It isn't simply the number of interceptions that is impressive. It is how Peppers has made them. There was the one against Oklahoma when he shed a block before making a leaping catch of a screen pass that he returned 29 yards for a touchdown. Then, against Florida State, he dropped into coverage, made another leaping grab, and nearly scored a second time.
But the one that teammates, coaches, and fans will be telling their grandchildren about came against Clemson. That was when Peppers separated himself from a blocker, spun, got away from another blocker, jumped, swatted the ball, dived, and grabbed the deflection before it hit the ground.
That's the kind of play superstars make -- the kind that prompts comparisons with Kearse and Taylor.
But if you think you're flattering Peppers by calling him "another Kearse" or "The next Taylor," you are badly mistaken.
"I want to be my own player," Peppers says. "I want to be Julius Peppers. I don't want to be the next Lawrence Taylor. I don't want to have to live with his legend. I want to be my own person."
Bunting, a former Philadelphia Eagles linebacker and assistant coach with the St. Louis Rams and New Orleans Saints, has done his part to help prepare Peppers for the NFL. Periodically, he shows him videotape of defensive linemen from the Saints and Rams, pointing out various techniques they use to escape blocks and make plays.
But even more valuable, according to Peppers, is listening to Bunting stress the importance of having the highest level of confidence and mental toughness on the field.
Some of Peppers's critics -- and there aren't many -- think he needs to heed all of the advice he can get about having the right mentality on the field. They say that, while he has exceptional talent, he doesn't play at full intensity on every snap.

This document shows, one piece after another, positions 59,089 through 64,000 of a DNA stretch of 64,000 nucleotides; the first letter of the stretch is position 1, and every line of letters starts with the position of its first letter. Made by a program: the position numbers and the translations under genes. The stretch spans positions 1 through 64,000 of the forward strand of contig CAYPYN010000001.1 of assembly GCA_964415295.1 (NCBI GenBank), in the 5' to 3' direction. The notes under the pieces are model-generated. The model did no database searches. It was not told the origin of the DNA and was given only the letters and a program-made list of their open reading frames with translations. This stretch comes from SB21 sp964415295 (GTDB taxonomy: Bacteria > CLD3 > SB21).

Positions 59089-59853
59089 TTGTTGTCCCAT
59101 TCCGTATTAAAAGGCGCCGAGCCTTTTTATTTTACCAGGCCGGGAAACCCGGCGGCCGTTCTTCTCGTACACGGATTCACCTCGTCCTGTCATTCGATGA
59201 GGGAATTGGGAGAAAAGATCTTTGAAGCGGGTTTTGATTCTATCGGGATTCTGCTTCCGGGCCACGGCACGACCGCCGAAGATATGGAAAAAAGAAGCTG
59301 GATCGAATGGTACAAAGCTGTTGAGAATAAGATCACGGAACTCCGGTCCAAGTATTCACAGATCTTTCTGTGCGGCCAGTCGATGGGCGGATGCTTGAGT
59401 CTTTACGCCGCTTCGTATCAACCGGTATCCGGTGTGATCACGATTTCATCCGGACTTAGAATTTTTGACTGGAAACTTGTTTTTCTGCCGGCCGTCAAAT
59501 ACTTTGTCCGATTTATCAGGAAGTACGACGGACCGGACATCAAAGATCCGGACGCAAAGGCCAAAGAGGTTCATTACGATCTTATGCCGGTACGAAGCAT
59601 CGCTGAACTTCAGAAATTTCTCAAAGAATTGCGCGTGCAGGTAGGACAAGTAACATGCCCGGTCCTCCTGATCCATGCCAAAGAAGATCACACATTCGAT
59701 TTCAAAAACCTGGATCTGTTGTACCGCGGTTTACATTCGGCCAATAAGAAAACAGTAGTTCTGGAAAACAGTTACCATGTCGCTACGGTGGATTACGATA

Peppers challenges the criticism.
"I didn't take any plays off this year," he says. "I had games where I had better stats than others, but it wasn't because I wasn't playing hard. I gave the same effort every game. It was just different situations. Different teams put me in different situations."
The Panthers don't seem too concerned about any reputation Peppers might have for occasionally taking plays off. For one thing, they realize it is not something that one can definitively conclude from watching a player on videotape. For another, they recognize that Peppers is young and, because of basketball, has less football experience than other top prospects.
"He's a junior coming out of college and hasn't played a lot of spring ball because of basketball," new Panthers coach John Fox says. "But he has great, great athletic tools and has been very productive at North Carolina. He has a lot of big-play capability.
"Nobody that's a junior is probably as consistent as they would be as a senior. If you look at a guy that's a four-year player versus a three-year player, that's another year to mature. But I don't think he's way behind considering where he is in his maturation process."
During the combine, Fox had a lengthy and wide-ranging conversation with Peppers. He liked what he heard, concluding that Peppers is a "bright young man that's going to do very well."
Peppers seems smart enough to understand that, despite his eye-popping numbers and the lofty praise he has received, he has not achieved perfection as a player.
"I've still got a lot of improving to do," Peppers says. "I think my main thing is to get stronger in the weight room, so I can improve on stopping the run and becoming a complete player."
That's a scary thought when you consider that, right now, he's good enough to probably end up as the second overall pick of the draft and arguably ranks as the most dominant college prospect of them all.